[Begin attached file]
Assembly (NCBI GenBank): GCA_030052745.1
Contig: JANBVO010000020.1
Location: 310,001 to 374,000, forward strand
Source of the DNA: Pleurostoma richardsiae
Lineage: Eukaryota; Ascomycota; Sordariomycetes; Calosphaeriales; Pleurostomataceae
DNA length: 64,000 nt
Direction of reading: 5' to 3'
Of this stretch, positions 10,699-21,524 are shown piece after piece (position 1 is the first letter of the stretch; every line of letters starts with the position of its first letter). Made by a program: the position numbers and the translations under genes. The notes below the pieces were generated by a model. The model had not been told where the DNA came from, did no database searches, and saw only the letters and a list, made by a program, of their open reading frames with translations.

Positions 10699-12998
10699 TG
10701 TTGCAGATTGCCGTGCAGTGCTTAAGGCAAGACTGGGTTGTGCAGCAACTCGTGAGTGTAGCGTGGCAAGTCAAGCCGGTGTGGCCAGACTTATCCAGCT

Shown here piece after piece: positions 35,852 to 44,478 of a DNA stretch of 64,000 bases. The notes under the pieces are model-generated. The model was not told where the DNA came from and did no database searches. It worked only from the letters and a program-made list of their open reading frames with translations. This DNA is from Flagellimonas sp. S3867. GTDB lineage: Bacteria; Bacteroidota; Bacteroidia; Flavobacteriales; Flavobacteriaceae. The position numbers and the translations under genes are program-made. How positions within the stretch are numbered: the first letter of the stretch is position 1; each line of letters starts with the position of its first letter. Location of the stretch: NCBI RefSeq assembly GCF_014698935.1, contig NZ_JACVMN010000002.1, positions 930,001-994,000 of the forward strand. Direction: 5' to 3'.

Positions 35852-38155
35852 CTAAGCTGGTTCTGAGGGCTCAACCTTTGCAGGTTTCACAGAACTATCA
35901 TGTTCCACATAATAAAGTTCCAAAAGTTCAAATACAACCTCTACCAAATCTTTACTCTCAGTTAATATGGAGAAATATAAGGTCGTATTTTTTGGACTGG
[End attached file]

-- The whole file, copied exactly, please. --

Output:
Assembly (NCBI GenBank): GCA_030052745.1
Contig: JANBVO010000020.1
Location: 310,001 to 374,000, forward strand
Source of the DNA: Pleurostoma richardsiae
Lineage: Eukaryota; Ascomycota; Sordariomycetes; Calosphaeriales; Pleurostomataceae
DNA length: 64,000 nt
Direction of reading: 5' to 3'
Of this stretch, positions 10,699-21,524 are shown piece after piece (position 1 is the first letter of the stretch; every line of letters starts with the position of its first letter). Made by a program: the position numbers and the translations under genes. The notes below the pieces were generated by a model. The model had not been told where the DNA came from, did no database searches, and saw only the letters and a list, made by a program, of their open reading frames with translations.

Positions 10699-12998
10699 TG
10701 TTGCAGATTGCCGTGCAGTGCTTAAGGCAAGACTGGGTTGTGCAGCAACTCGTGAGTGTAGCGTGGCAAGTCAAGCCGGTGTGGCCAGACTTATCCAGCT

Shown here piece after piece: positions 35,852 to 44,478 of a DNA stretch of 64,000 bases. The notes under the pieces are model-generated. The model was not told where the DNA came from and did no database searches. It worked only from the letters and a program-made list of their open reading frames with translations. This DNA is from Flagellimonas sp. S3867. GTDB lineage: Bacteria; Bacteroidota; Bacteroidia; Flavobacteriales; Flavobacteriaceae. The position numbers and the translations under genes are program-made. How positions within the stretch are numbered: the first letter of the stretch is position 1; each line of letters starts with the position of its first letter. Location of the stretch: NCBI RefSeq assembly GCF_014698935.1, contig NZ_JACVMN010000002.1, positions 930,001-994,000 of the forward strand. Direction: 5' to 3'.

Positions 35852-38155
35852 CTAAGCTGGTTCTGAGGGCTCAACCTTTGCAGGTTTCACAGAACTATCA
35901 TGTTCCACATAATAAAGTTCCAAAAGTTCAAATACAACCTCTACCAAATCTTTACTCTCAGTTAATATGGAGAAATATAAGGTCGTATTTTTTGGACTGG